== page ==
Meanwhile, at JPMorgan, origination volume totaled $7.2 billion in Q4, including $410 million from First Republic Bank, which was focused almost entirely on jumbo loans. 

Including First Republic Bank’s production, JPMorgan’s mortgage volume declined by 35% compared to Q3 2023. Still, it increased by 7% compared to the same period the previous year (when First Republic was not part of JP’s operations).  

Through its correspondent channel, origination volume reached $2.5 billion in Q4, a decline of 40% quarter over quarter. Retail volume reached $4.7 billion, down 31% in the same period. 

JPMorgan’s home lending net revenue reached $1.16 billion in Q4, down 7% from the prior quarter and up 99% year over year – excluding the acquisition of First Republic, the increase year over year is 39%.  

According to the bank, the performance was “driven by higher servicing revenue, largely due to the absence of a net MSR loss in the current quarter compared with the prior year, as well as higher net interest income.” 

BofA’s mortgage originations totaled $3.9 billion during the fourth quarter of 2023, a 30% decline from $5.6 billion posted in the third quarter and a 25% drop from the $5.2 billion originated in the fourth quarter of 2022. 

BofA also originated $2.25 billion in home equity loans in the fourth quarter, which was lower than the $2.42 billion volume in the previous quarter and $2.6 billion in the same period last year. 

The servicing side of the business 

On the servicing side, Wells Fargo’s mortgage servicing rights – carrying value (period-end)­ – declined by 12%, to $7.5 billion in Q4 from $8.5 billion in Q3. Compared to Q4 2022, servicing UPB decreased by 20%.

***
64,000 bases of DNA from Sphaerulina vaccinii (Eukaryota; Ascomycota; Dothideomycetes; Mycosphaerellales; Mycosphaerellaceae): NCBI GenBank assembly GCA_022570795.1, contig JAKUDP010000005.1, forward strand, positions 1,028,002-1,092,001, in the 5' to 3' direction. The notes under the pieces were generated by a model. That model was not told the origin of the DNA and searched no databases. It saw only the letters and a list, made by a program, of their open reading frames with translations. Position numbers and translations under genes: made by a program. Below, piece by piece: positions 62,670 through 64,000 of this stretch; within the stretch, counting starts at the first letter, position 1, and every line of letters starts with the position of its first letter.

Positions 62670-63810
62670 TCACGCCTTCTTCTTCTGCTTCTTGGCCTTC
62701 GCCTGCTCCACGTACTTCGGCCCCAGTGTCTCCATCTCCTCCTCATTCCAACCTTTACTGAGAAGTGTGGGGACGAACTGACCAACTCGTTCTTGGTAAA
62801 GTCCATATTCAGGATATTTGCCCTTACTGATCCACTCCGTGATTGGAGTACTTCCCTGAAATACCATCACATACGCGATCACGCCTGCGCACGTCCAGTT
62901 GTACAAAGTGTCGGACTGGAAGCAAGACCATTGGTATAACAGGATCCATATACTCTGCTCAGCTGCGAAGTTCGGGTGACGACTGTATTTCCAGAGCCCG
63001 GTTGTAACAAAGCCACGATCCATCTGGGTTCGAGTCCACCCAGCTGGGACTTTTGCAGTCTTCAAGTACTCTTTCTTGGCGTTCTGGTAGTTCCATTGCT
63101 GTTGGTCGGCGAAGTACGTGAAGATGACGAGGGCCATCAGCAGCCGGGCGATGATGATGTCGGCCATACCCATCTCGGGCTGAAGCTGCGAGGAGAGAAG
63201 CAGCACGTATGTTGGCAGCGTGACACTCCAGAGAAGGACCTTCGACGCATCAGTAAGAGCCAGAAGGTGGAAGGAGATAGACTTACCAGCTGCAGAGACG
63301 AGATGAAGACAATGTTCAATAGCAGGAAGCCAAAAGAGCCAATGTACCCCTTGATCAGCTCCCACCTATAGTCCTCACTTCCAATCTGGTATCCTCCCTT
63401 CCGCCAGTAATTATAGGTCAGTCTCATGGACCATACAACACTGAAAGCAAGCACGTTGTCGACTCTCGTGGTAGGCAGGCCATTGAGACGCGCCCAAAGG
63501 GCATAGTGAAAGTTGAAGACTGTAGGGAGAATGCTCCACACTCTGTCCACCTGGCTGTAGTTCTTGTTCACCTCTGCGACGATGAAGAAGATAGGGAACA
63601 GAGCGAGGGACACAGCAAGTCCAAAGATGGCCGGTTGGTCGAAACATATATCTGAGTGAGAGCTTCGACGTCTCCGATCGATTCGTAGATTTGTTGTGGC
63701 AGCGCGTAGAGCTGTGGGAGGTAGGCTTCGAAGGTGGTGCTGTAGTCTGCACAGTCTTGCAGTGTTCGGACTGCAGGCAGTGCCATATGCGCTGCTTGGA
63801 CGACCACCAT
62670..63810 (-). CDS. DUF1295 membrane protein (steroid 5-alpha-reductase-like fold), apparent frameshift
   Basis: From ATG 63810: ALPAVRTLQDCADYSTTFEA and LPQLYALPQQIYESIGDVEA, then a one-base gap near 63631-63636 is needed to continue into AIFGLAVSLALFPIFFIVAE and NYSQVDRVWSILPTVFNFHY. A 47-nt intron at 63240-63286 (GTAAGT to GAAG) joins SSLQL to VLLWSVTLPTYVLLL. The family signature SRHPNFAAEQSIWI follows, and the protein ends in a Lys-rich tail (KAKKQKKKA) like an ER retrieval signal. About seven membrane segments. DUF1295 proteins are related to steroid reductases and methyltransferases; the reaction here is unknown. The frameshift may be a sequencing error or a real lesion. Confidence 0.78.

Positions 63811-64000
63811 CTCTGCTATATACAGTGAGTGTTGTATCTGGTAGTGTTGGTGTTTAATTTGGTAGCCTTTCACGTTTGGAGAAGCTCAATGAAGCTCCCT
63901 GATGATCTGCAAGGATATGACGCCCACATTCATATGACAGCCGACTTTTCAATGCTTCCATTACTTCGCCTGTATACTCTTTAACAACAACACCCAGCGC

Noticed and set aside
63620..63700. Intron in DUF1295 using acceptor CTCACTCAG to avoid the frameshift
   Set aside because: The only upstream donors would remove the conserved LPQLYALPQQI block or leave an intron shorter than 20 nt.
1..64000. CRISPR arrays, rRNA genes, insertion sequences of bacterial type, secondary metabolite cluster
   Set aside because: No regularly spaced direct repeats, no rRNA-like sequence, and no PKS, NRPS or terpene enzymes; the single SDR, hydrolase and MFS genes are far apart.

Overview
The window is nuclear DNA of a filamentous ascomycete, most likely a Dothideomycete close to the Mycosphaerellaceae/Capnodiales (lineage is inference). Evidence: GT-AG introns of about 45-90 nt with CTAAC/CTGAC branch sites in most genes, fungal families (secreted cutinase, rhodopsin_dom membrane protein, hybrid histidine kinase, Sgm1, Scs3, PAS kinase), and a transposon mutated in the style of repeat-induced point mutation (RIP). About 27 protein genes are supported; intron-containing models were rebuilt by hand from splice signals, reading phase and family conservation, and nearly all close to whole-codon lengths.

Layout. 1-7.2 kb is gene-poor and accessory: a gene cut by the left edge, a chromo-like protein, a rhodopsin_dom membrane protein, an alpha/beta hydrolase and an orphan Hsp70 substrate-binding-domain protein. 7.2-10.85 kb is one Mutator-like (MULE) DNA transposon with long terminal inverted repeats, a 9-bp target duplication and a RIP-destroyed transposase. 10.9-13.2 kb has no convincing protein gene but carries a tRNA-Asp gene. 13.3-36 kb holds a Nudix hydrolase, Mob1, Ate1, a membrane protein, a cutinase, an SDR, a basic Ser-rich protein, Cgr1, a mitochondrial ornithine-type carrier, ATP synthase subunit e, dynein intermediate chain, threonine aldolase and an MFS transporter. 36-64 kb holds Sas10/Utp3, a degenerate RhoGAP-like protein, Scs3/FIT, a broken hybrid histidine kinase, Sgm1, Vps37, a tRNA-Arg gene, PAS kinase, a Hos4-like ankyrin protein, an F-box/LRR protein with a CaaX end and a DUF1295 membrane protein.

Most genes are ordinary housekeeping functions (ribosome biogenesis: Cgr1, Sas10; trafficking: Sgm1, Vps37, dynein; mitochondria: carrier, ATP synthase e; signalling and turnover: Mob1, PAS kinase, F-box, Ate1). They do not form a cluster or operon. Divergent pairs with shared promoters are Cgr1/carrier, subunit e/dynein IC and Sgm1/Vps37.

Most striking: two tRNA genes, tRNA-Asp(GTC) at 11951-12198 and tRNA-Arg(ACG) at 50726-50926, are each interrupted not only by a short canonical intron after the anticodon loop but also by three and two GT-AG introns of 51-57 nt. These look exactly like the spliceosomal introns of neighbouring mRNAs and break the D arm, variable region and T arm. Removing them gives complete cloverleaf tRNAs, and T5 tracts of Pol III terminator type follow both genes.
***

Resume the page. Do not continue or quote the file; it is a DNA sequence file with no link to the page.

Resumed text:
The bank’s net servicing income came in at $113 million from October to December, compared to $41 million in the previous quarter and $94 million in the same period of 2022. In 2023, however, it declined 18% to $300 million. 

JPMorgan’s mortgage servicing rights increased to $8.5 billion in Q4 2023, down from $9.1 billion in Q3 2023 but up from $7.9 billion in Q4 2022. 

Mortgage servicing revenues at JPMorgan declined to $179 million in Q4 2023 from $255 million in Q3 2023. In Q4 2022, such revenues came in at $47 million. In 2023, net mortgage servicing revenues totaled $754 million, up 2% year over year. 

What to expect in the coming quarters

Overall, Wells Fargo delivered a $3.4 billion profit in Q4 2023, compared to $3.1 billion in the same quarter of 2022. Overall revenues came in at $20.5 billion from October to December, up from $20 billion in the same period last year. 

Regarding the macroeconomic landscape, Scharf said in a statement that the bank is “closely monitoring credit, and while we see modest deterioration, it remains consistent with our expectations.” 

“Our capital position remains strong, and returning excess capital to shareholders remains a priority,” Scharf said. 

At JPMorgan, net income came in at $9.3 billion in the fourth quarter (including First Republic operations), lower than the $13 billion in the previous quarter and the $11 billion in the same quarter of 2022. The bank said that excluding the FDIC special assessment and discretionary securities losses, net income would be $12.1 billion. 

Jamie Dimon, the bank’s chairman and CEO, said 2023 was a “good example” of the power of the bank’s investment philosophy and fortress principles. But there are challenges ahead. 

According to Dimon, despite a resilient U.S. economy and an expected soft landing by the markets, increasing government spending – due to past stimulus, the need to invest in the green economy and higher military spending, among others – may lead inflation to be stickier and rates to be higher than markets expect.   

On the regulatory front, specifically Basel III endgame, Dimon believes it “could cause serious harm to consumers, businesses, and markets” and hopes “regulators will make the necessary adjustments.” 

At Bank of America, net income came in at $3.1 billion in Q4, compared to $7.8 billion in Q3 and $7.1 billion in Q4 2022. 

Chair and CEO Brian Moynihan said it was a “solid” performance. “All our businesses achieved strong organic growth, with record client activity and digital engagement,” Moynihan said in a statement.